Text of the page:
Holocaust Remembrance Day

Today we remember the victims of the Shoah, six million Jews and millions of other people murdered by the Nazi regime.
It is one of the two remembrance days we observe, Yom HaShoah being some time in April. (The Hebrew calendar moves around on the Gregorian calendar so the date varies.)
Today’s date marks the liberation of Auschwitz concentration camp.
While we have always lit a candle and very briefly explained to the little ones that it is a day to remember many people who died a long time ago, this is the first time we have sat down and explained to Emily what happened. We still did not go into great detail, the horror of it all, even I as a grown up can not fathom it.
It was not an easy conversation.

We talked about the acts of kindness, the good that was still there, despite it all, the light that shines bright even during the darkest of times. We lit a candle. I did not plan ahead and we did not have Yahrzeit candles, so we lit a beeswax candle.


We spoke of heroes who risked their life, of acts of humanity and of love and generosity, and how we know that it will not happen again.


Never Again.

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4 Responses to Holocaust Remembrance Day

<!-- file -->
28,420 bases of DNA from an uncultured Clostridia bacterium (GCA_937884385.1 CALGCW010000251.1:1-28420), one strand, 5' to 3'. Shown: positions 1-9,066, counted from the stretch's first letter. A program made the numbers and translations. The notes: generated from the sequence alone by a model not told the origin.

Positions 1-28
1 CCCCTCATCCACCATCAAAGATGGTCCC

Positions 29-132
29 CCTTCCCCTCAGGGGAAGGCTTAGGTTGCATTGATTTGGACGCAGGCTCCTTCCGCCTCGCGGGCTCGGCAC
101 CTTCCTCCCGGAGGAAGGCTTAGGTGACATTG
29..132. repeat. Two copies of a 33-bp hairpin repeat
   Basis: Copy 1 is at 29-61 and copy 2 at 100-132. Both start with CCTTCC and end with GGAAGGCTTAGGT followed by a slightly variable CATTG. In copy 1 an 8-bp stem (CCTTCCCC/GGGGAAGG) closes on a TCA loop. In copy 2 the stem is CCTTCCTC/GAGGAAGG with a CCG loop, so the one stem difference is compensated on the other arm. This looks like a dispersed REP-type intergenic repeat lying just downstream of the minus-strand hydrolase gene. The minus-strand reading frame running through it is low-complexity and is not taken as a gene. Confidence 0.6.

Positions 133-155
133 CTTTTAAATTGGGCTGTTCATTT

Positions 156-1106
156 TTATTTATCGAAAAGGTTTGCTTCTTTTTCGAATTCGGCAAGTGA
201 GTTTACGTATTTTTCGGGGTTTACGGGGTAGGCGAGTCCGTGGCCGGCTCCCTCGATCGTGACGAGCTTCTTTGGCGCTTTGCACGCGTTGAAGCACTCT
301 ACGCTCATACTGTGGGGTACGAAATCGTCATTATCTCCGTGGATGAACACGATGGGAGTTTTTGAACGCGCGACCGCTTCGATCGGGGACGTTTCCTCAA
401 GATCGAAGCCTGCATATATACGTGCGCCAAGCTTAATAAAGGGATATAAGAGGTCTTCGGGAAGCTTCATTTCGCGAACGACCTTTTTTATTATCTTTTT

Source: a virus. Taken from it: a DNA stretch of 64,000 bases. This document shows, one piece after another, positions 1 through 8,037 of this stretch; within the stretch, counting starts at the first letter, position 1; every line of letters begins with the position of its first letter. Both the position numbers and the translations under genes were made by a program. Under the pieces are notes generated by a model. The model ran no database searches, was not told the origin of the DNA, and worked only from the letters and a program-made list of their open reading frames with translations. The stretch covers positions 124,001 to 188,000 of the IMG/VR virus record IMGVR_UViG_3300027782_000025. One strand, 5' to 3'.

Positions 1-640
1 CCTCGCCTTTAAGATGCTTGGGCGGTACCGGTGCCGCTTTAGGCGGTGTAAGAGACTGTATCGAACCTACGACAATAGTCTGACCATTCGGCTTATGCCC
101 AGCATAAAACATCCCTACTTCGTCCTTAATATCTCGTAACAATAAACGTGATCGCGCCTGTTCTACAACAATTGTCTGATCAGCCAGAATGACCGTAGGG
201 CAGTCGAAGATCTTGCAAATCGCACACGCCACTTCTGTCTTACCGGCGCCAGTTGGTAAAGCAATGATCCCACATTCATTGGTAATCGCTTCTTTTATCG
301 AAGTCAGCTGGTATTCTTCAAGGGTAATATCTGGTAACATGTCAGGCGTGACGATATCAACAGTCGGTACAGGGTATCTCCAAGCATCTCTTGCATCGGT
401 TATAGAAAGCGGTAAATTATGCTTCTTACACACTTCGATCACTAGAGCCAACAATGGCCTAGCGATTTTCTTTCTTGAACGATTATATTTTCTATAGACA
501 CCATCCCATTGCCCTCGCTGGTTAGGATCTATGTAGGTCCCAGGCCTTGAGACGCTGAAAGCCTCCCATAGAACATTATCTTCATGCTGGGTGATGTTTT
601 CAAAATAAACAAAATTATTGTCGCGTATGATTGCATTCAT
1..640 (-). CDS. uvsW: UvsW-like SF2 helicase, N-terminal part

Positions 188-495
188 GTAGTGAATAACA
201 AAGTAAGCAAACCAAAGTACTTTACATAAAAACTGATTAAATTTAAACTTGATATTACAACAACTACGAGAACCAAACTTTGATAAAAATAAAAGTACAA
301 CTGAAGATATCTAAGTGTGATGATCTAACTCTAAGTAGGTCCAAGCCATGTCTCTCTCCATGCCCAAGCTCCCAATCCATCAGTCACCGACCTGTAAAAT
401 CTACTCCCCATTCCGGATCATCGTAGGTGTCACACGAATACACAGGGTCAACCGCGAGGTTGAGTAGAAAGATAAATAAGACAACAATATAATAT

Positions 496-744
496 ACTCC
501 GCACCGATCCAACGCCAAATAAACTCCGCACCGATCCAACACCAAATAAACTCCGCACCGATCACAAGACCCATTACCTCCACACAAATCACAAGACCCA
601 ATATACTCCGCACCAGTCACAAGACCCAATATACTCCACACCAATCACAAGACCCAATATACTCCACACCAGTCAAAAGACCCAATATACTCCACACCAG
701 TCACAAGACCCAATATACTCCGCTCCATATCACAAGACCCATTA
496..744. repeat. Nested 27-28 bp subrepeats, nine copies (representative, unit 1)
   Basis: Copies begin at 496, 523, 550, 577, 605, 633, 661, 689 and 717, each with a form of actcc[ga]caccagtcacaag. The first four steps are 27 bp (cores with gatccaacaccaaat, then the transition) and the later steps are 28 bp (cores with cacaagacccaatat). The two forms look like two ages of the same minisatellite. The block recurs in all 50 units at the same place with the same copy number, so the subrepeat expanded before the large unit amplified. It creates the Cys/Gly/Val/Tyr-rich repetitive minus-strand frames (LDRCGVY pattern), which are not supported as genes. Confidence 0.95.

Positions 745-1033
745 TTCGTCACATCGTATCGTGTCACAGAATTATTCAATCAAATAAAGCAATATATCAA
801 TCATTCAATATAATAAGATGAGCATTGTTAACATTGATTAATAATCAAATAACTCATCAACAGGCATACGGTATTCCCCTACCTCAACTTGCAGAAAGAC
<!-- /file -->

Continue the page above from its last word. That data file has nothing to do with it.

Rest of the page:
1. Helen says:

    Thank you for reminding me of this very important day. Sadly, it’s not something that we’ve commemorated or really talked about as a family before but we will now starting today and just as you’ve done we will remember the humanity and hope as well as acknowledging the sorrow and enormous loss.

  2. westbankmama says:

    What a beautiful blog! Just to let you know (if you are not aware of it already) – observant Jews commemorate the Holocaust on the 10th day of the Hebrew month of Tevet, which is a fast day. It is called the Yom HaKaddish HaKlali, which means that it is the yahrzeit – the day we saw the mourners prayer – for all of the families who do not know when their loved ones died. In addition, in Israel, there is another Holocaust remembrance day which coincides with the anniversary of the Warsaw Ghetto uprising.

  3. It is happening again, though, isn’t it? It happened again in Bosnia. It happened again in Rwanda. People with more power who like the idea of an ethnically pure land for the chosen exist everywhere.

  4. Wendy says:

    I visited Auschwitz, some of my family went inside, I did not. Forget the past and we are doomed to repeat ourselves.